UNITED NATIONS (AFP) -- UN chief Ban Ki-moon appealed Thursday for a ceasefire between Israel and Palestinian militants, calling on the international community to do everything to halt escalating violence in Gaza.
"It is now more urgent than ever to try to find common ground for a return to calm and a ceasefire understanding," he told an emergency meeting of the UN Security Council in New York.
Ban said Hamas and Islamic Jihad had fired more than 550 rockets and mortars from the Gaza Strip into Israel in the last few days and that Israel had launched more than 500 air strikes on Gaza.
Eighty-eight Palestinians, many of them civilians, are reported to have been killed and 339 injured, with 150 homes destroyed or severely damaged and nearly 900 people displaced, he said.
Ban said all parties, including Palestinian armed groups, must respect international law.
"Once again civilians are paying the price for the continuation of conflict. My paramount concern is the safety and well-being of all civilians no matter where they are," he told the Council.
"Israel has legitimate security concerns but I am also concerned at the many Palestinian deaths and injuries as a result of Israeli operations," he said.
"Today we face the risk of an all-out escalation in Israel and Gaza with the threat of a ground offensive sill palpable and preventable only if Hamas stops rocket firing," Ban said.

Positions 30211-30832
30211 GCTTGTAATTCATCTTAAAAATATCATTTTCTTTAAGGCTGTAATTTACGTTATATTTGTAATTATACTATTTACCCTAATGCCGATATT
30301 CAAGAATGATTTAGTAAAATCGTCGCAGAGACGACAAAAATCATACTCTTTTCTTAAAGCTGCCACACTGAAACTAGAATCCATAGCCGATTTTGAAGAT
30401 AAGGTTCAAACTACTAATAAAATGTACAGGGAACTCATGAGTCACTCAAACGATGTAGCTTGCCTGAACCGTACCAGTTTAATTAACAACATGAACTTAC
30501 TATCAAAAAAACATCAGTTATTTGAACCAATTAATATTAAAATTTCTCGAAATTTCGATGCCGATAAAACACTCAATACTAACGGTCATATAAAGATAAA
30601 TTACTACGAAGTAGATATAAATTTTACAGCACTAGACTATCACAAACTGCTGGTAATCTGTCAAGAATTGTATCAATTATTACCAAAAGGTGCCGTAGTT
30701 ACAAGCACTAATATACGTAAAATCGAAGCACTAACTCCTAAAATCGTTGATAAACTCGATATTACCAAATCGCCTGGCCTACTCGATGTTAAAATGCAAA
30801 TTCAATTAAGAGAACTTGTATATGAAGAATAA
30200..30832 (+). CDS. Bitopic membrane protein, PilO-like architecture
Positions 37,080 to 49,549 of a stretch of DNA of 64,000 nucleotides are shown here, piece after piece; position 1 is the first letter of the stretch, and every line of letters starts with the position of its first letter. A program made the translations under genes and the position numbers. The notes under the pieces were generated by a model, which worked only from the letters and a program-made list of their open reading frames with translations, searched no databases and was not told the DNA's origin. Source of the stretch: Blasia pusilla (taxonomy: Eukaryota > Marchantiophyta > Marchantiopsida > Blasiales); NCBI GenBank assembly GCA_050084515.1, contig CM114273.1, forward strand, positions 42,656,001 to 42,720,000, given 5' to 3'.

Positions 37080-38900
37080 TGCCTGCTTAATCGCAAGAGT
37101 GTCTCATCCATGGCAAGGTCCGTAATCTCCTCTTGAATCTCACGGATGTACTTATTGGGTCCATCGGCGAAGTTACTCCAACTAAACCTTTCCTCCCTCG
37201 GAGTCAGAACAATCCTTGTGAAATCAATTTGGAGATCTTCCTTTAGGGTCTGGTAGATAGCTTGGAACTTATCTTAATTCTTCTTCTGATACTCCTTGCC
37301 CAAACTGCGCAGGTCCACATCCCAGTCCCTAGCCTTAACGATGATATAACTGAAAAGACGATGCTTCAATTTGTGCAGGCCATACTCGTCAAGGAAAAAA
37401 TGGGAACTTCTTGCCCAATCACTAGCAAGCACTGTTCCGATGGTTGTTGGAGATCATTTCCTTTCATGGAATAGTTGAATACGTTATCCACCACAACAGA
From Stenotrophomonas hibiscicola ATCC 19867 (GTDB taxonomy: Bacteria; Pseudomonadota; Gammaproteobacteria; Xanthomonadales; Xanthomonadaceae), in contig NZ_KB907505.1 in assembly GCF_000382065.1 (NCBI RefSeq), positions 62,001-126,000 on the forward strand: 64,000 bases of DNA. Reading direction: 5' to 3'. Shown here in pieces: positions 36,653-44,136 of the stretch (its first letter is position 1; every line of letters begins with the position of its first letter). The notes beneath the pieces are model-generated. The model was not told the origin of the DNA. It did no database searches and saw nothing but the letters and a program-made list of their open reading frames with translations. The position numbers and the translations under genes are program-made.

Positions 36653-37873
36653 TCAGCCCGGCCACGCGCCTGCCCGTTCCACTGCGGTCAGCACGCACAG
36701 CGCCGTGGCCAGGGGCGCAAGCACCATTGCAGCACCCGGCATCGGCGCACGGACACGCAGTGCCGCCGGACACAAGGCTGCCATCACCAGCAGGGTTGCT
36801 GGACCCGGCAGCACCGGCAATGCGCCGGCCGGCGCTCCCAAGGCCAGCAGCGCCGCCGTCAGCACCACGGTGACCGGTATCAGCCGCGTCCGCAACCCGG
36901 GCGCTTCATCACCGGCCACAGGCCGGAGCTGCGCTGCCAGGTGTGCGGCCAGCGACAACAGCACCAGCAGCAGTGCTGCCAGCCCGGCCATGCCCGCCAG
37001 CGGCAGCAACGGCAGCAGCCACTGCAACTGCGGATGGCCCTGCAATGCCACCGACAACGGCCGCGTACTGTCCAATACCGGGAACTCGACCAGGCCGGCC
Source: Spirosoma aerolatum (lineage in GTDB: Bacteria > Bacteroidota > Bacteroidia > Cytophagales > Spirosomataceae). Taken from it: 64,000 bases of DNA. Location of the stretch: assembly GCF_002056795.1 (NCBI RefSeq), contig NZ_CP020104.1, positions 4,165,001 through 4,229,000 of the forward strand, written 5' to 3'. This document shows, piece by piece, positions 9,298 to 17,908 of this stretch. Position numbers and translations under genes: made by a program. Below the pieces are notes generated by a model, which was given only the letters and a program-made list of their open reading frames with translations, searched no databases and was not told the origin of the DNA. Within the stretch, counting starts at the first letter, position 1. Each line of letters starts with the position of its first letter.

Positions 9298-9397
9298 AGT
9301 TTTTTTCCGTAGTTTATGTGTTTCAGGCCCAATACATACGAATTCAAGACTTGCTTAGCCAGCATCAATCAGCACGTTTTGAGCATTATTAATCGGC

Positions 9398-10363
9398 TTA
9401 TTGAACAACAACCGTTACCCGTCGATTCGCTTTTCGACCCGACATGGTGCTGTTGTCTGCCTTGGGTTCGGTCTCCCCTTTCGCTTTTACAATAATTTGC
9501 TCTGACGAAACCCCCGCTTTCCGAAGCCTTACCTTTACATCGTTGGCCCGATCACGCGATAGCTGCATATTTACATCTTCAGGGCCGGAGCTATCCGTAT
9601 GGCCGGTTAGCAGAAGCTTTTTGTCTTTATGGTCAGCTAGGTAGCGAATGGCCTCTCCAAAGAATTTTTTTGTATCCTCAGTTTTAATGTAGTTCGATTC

The UN secretary general said he had been in contact with Israel and President Mahmoud Abbas, as well as Saudi Arabia, Qatar, Egypt, the Arab League, the United States and the European Union.
"It is clear that the international community must accelerate efforts to achieve an immediate halt to this escalation and reach a durable ceasefire," he said.
Israeli ambassador Ron Prosor played the chilling wail of Israel's air raid warning from his mobile phone and said Hamas was threatening the lives of 3.5 million innocent men, women and children.
"Fifteen seconds that's how much time you have to run for your life," he told the council blaming Hamas for putting the lives of Palestinian as well as Israeli civilians at risk.
While Israel gives innocent Palestinian civilians prior warning of air strikes, Hamas tells them to stand on rooftops to act as human shields, he said.
He called on the world to denounce, dismantle and delegitimize Hamas, which he said was part of the global threat posed by terror groups such as ISIS, Al-Qaeda and Boko Haram.
The European Union and the United States have expressed readiness to work with a new Palestinian unity government that includes Hamas, but Israel has boycotted the administration.
"Condemn Hamas, condemn terrorism and condemn the rocket fire and support Israel's right to defend itself. This is the only way, but the only way to achieve comprehensive peace," he said.
Palestinian ambassador Riyad Mansour accused Israel of starting the violence in Gaza and of working to dismantle the Palestinian consensus government, which took office last month.
"They started the attack against our people in the occupied territory including in Gaza and the rockets started after that," he told reporters after briefing the council.
Mansour said the Palestinians would honor any ceasefire in Gaza but said "it is obvious that the Israeli side are not interested in a ceasefire and stopping the rockets."
Israeli Prime Minister Benjamin Netanyahu reportedly told a parliamentary committee earlier Thursday that a ceasefire with Hamas was "not even on the agenda."
"The Palestinian people are united behind this national consensus government... and we will prevail in this battle and we hope the Security Council can act in accordance with its responsibilities," Mansour said.